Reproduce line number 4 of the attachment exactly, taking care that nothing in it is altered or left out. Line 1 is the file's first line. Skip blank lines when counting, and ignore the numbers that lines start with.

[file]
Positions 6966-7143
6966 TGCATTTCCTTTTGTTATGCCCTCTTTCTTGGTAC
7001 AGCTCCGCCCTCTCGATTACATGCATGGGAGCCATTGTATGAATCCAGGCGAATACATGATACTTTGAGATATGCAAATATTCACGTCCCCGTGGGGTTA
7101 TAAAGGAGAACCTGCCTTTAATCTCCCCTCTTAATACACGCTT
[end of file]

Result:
7101 TAAAGGAGAACCTGCCTTTAATCTCCCCTCTTAATACACGCTT